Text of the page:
Dan Small is a medical anthropologist and lecturer at the University of British Columbia.
Since 2018, British Columbia has been pursuing legal action against pharmaceutical companies for their involvement in the opioid crisis. Within the wider context of North America, there have been over 2600 such lawsuits against the pharmaceutical companies including Purdue, Johnston and Johnson, Teva Pharmaceutical and Endo International. The Purdue pharmaceutical company, the maker of OxyContin, has recently filed for bankruptcy in response to the lawsuits. I believe a suitable strategy for examining the wider variables that have contributed to the opioid crisis: a Royal Commission. This is needed in order to widen public scrutiny beyond the role of pharmaceutical companies to include investigation of the overarching causes of Canada’s overdose epidemic.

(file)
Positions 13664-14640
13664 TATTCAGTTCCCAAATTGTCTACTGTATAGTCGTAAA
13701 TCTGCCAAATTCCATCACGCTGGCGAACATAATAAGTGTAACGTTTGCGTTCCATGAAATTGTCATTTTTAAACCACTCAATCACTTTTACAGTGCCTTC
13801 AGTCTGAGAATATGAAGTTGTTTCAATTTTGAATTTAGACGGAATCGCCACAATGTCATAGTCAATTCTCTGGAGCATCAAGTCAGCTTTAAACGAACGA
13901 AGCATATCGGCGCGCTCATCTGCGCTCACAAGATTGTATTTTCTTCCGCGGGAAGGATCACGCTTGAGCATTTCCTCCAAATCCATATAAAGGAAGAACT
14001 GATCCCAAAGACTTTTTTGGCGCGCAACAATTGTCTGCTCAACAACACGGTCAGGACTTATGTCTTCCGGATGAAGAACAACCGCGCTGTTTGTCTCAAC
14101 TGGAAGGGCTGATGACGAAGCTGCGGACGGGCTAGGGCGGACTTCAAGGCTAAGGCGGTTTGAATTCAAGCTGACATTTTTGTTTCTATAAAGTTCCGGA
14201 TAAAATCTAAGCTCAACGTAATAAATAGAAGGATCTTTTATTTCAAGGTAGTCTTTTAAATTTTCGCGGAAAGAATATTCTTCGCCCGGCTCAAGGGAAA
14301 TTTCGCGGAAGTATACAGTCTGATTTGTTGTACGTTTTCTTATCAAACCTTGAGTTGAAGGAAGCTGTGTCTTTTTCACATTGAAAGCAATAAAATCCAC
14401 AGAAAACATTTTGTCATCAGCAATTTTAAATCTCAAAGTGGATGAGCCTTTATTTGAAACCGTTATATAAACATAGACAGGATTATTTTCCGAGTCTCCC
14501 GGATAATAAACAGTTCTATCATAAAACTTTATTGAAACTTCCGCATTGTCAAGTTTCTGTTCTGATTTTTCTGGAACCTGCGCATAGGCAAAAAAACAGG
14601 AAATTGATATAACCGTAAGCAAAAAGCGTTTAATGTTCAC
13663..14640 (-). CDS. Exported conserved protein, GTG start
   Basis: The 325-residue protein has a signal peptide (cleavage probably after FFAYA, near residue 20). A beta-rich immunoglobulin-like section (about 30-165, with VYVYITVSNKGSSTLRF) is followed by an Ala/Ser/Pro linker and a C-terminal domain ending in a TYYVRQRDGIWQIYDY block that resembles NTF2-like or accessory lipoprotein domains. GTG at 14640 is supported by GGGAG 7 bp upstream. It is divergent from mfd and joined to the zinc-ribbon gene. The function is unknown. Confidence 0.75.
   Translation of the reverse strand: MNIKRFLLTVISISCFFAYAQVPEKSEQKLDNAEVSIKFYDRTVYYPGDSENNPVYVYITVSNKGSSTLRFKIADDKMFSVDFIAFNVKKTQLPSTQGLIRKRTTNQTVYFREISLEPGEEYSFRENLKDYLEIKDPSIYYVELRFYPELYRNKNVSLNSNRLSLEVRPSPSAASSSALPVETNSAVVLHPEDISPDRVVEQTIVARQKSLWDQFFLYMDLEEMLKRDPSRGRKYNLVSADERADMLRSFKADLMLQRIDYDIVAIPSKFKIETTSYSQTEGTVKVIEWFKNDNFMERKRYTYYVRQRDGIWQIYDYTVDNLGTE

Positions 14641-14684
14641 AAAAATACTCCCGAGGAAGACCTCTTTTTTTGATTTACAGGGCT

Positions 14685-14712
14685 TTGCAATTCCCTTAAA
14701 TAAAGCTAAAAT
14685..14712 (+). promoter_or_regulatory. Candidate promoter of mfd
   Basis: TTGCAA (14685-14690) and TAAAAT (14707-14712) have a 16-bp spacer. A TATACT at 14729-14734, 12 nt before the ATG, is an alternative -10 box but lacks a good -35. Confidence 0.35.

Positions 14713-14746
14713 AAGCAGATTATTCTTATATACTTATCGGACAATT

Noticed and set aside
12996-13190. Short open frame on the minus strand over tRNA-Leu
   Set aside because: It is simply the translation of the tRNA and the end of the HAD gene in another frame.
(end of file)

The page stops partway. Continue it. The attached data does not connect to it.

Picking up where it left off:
Max Deschner is a medical student at the University of Ottawa
Maaike de Vriesis an epidemiologist & PhD candidate at the University of Toronto
Jonathan Gravel is an epidemiologist & resident physician at the University of Toronto
Pain is one of the most common reasons patients present to emergency departments and primary care clinics, as well as a common complaint among patients treated by subspecialty services. Physicians will agree that treating pain is vital. Yet despite grossly inadequate training in pain management – physicians are expected to offer multimodal pain management (including pharmacological, non-pharmacological and behavioural therapies). All too often, patients with acute or chronic pain also do not have a complete understanding of what options should be available to them and how to access them. Needless to say, an informed and bidirectional discussion between providers and patients about pain management before an opioid prescription is written is an all too rare occurrence. ...continue reading →